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Category: black history

blackarte

This year, for Black History month, we salute not the political activists or barrier breakers, but some distinguished African-American painters, sculptors and photographers–accentuating, of course, those with the most interesting names.

These Black history names range in time from portrait painter Joshua Johnson, born in 1763 and viewed as the first person of color to make his living as an artist in America, to contemporary women artists like Lorna Simpson, Ellen Gallagher and Kara Walker who confront issues of race head-on in their work.

The following is, of course, just a small representation of the countless distinguished artists of color.

GIRLS

Adrian Piper—(b.1948) an artist who introduces issues of race and gender into her conceptual art.  Note the conventionally male spelling of her name, rather than the usual feminine Adrienne.

Alma Thomas—(b.1891), moved from realistic to more abstract, expressionist paintings, two of which were chosen by Michelle Obama for the White House.

Augusta Savage— (b.1892), a sculptor who was part of the Harlem Renaissance.  Students in her Harlem studio included Jacob Lawrence and Gwendolyn Knight. She chose the unusual spelling of Agnus as her daughter’s name.

Carrie Mae Weems—(b. 1953) , an award-winning mixed-media artist whose work incorporates photography, fabric, digital images and video, much it exploring black family life, racism and gender issues.

Chakaia Booker—(b.1953), an assemblage artist who has worked with a variety of materials, including black rubber tires, said to address African-American identity.

Clementine Hunter  (b.1886)–pronounced clem-en-TEEN,  just like Mrs. Winston Churchill–  was originally named Clemence.  A self-taught  Louisiana Creole folk artist who began painting in her fifties, her work depicts plantation life in the early 20th century.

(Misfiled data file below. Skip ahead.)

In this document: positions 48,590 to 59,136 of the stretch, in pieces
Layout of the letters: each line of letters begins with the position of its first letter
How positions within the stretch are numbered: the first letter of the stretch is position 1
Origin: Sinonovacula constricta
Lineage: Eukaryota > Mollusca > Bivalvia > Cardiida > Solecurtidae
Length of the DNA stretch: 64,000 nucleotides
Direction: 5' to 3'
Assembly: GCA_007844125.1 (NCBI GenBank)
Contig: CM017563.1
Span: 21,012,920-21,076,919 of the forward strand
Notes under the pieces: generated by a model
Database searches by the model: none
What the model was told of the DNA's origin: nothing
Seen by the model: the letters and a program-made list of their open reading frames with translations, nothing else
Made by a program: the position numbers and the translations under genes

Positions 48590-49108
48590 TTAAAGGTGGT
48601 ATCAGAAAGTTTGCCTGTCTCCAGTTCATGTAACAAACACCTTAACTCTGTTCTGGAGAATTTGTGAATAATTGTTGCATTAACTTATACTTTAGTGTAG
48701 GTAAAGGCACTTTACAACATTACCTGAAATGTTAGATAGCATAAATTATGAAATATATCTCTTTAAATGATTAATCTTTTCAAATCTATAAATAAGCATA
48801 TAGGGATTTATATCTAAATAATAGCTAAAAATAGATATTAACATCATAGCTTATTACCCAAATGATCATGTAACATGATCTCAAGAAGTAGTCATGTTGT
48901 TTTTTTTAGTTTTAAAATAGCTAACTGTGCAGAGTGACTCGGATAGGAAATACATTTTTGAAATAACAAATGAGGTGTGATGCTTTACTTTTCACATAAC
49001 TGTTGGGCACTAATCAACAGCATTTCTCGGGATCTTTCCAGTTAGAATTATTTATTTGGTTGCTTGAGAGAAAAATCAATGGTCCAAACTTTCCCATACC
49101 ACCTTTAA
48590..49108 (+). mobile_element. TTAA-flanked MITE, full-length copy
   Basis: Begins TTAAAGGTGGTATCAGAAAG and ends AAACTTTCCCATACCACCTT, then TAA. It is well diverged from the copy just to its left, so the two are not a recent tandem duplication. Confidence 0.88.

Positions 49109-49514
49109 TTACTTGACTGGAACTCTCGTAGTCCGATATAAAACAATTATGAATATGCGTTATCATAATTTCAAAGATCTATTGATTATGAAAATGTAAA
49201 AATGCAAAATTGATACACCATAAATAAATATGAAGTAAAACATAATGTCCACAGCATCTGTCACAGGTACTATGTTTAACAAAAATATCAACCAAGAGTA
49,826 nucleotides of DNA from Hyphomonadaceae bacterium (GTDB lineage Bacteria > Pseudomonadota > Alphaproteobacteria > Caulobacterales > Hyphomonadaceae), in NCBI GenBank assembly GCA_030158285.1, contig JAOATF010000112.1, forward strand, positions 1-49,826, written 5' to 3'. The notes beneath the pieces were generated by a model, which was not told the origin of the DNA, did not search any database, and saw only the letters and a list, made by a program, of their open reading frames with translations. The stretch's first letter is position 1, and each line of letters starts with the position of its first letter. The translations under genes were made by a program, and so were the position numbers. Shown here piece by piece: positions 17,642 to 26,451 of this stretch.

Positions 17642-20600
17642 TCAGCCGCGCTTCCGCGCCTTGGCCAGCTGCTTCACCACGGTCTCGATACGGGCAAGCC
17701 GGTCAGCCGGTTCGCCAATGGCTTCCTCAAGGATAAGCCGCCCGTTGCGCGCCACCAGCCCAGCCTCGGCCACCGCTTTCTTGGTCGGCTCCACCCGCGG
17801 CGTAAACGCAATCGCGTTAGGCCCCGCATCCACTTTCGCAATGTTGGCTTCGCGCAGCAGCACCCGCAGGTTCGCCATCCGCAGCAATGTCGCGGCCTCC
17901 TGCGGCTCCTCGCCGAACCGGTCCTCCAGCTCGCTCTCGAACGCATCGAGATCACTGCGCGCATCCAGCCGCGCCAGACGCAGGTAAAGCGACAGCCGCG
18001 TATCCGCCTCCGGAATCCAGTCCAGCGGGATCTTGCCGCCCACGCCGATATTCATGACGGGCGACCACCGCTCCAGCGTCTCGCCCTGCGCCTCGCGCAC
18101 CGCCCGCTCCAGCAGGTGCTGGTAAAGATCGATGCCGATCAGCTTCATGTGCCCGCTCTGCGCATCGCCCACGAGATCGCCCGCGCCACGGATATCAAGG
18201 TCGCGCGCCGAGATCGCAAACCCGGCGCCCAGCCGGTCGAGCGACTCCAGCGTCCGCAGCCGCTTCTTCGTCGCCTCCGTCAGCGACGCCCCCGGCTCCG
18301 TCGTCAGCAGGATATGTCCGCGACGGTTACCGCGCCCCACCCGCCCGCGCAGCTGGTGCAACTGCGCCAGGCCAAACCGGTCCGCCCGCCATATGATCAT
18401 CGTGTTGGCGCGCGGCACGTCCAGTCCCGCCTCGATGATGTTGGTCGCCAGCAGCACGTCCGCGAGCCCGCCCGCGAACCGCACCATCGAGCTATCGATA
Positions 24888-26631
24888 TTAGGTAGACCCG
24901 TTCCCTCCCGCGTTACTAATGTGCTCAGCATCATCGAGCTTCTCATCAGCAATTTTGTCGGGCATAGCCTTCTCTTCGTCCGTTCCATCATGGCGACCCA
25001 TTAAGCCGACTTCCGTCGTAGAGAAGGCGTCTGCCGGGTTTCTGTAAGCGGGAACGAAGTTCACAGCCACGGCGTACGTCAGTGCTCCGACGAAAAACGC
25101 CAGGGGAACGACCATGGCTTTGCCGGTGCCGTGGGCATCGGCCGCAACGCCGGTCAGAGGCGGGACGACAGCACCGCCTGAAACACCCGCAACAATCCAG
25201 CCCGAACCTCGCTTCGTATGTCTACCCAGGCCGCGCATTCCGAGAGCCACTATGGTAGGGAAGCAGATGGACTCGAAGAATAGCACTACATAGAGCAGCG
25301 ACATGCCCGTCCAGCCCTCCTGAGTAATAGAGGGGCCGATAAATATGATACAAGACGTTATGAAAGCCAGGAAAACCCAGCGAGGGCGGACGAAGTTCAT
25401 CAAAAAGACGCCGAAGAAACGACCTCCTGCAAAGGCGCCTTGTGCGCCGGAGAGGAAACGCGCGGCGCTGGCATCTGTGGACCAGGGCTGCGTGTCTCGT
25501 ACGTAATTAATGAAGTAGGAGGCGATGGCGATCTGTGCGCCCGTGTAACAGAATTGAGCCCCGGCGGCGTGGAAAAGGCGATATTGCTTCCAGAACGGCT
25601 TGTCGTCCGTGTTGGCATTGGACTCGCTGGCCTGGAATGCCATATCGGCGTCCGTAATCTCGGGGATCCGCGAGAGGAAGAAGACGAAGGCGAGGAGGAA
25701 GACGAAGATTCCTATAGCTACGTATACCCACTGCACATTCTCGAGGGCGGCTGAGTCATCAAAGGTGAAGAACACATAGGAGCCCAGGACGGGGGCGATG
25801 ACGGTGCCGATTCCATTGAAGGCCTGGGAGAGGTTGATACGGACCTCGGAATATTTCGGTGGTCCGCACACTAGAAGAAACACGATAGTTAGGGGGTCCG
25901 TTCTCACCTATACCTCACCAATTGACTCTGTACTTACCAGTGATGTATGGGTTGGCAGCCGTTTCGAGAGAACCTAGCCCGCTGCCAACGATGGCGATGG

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Martin Luther King Day Names

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To commemorate Martin Luther King Day, we honor some of his fellow heroes and heroines of the civil rights movement.  It would be impossible to list all of them, so here are some of the most worthy namesakes.

AMELIA Boynton Robinson – brought Dr. King to Selma in 1953

ANGELA Davis  –radical Black activist, advocate of racial justice

CARLOTTA Walls – youngest member of the Little Rock Nine students who desegregated Central High School in 1957

CHARLAYNE Hunter-Gault –one of the first two African-American students to enter the University of Georgia in 1961

CLARA Luper – activist known as the ‘Mother of the Civil Rights Movement’

CLAUDETTE Colvin – refused to give up her seat on a Montgomery, Alabama bus nine months before Rosa Parks did

CORETTA Scott King – Dr. King’s full partner in the civil rights movement

DAISY Bates —  a key figure in the integration of Central High School in Little Rock

DOROTHY Cotton – the highest ranking female in Dr King’s Southern Christian Leadership Conference

ELEANOR ROOSEVELT —   a civil rights activist during her husband’s tenure as President.

ELLA  Baker – influential activist, key figure in the NAACP, SCLC and in the creation of the Student Noviolent Coordinating Committee

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African-American Heroine Names

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As Black History Month segues into  Women’s History Month this weekend, we thought we’d take a look at the names of some African-American heroines.

Actually, compiling this list was not as easy as you might think (or as it should be).  Google and book searches tended to turn up only the usual suspects.  And then, late as usual, I bought my 2009 calendar from the bargain bin: A Journey Into 365 Days of Black History — Notable Women.

An array of admirable women are listed there, all of whom would provide wonderful role models (and lovely names) for any child.  The best:

ALICE Dunbar-Nelson — Journalist, poet, author.

BARBARA Jordan — Texas Congresswoman who won fame during Nixon impeachment hearings.

BESSIE Coleman — In 1922, became the world’s only licensed black pilot.  She staged flying exhibitions to fund a school to train black aviationists.

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